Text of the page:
Traveling wave ion mobility spectrometry studies of protein-glycosaminoglycan interactions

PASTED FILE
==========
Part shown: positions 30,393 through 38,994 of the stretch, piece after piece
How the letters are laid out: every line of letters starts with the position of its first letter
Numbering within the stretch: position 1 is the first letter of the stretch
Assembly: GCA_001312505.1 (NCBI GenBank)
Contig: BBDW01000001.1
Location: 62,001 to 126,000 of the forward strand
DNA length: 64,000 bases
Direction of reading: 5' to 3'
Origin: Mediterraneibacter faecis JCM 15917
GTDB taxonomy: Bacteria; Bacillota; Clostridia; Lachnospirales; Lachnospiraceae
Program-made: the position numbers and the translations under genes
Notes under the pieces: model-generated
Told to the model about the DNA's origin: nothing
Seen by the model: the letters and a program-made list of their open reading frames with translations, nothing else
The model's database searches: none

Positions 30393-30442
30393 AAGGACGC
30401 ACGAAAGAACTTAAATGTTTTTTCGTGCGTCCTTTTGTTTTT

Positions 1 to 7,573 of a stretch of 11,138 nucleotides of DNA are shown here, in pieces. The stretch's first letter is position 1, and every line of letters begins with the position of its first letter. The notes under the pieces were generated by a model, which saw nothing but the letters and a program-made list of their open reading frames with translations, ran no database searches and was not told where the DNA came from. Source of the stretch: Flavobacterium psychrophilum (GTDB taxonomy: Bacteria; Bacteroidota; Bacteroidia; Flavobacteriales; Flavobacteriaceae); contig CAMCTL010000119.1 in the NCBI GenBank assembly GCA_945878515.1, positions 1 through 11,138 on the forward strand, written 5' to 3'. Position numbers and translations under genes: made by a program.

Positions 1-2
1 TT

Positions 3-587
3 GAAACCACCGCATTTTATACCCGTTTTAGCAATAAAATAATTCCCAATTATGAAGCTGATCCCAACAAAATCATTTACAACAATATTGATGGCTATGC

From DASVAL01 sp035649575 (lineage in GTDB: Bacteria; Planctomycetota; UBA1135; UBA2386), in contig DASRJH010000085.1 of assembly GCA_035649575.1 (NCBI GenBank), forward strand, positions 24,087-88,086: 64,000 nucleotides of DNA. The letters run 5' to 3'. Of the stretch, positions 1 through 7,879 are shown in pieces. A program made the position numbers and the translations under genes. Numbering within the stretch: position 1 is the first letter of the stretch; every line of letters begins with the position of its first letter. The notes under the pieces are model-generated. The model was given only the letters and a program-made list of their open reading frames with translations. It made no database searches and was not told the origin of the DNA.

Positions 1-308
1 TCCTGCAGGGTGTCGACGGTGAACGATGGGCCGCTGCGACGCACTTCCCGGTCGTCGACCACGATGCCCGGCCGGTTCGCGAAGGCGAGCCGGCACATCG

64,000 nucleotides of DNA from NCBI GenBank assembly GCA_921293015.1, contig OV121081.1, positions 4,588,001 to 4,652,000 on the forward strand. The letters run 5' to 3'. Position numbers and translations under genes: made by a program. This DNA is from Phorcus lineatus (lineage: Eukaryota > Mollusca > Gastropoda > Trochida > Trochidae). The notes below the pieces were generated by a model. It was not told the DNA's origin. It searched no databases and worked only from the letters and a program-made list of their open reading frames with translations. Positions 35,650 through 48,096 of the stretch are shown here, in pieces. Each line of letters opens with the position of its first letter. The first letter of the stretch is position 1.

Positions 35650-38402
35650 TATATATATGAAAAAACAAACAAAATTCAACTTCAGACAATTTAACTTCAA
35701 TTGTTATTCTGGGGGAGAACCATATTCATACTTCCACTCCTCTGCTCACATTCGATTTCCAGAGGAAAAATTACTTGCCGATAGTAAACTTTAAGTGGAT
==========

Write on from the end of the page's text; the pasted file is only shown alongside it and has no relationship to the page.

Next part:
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Glycosaminoglycans (GAGs) are linear, highly negatively charged polysaccharides expressed by all animal cells. Through interactions with many proteins, GAGs act as regulatory molecules in many physiological and pathological processes. Travelling Wave Ion Mobility Spectrometry (TWIMS), a gas phase biophysical technique that separates ions based on their size, shape and charge is a valuable tool in the structural characterization of biomolecules based on measurement of rotationally average collision cross sections (CCSs). In this dissertation, we explore the application of native mass spectrometry (native MS) coupled with TWIMS to investigate different protein-GAG binding systems. ATIII and Arixtra, a well-studied protein-GAG system with a high binding specificity, was examined to establish the capabilities of this approach. More complicated and less well characterized systems were studied, including FGF1 and Robo1 with heparin-like GAGs. Our results demonstrate the potential for applying native MS-TWIMS to achieve a molecular level understanding of the nature of these protein-GAG interactions.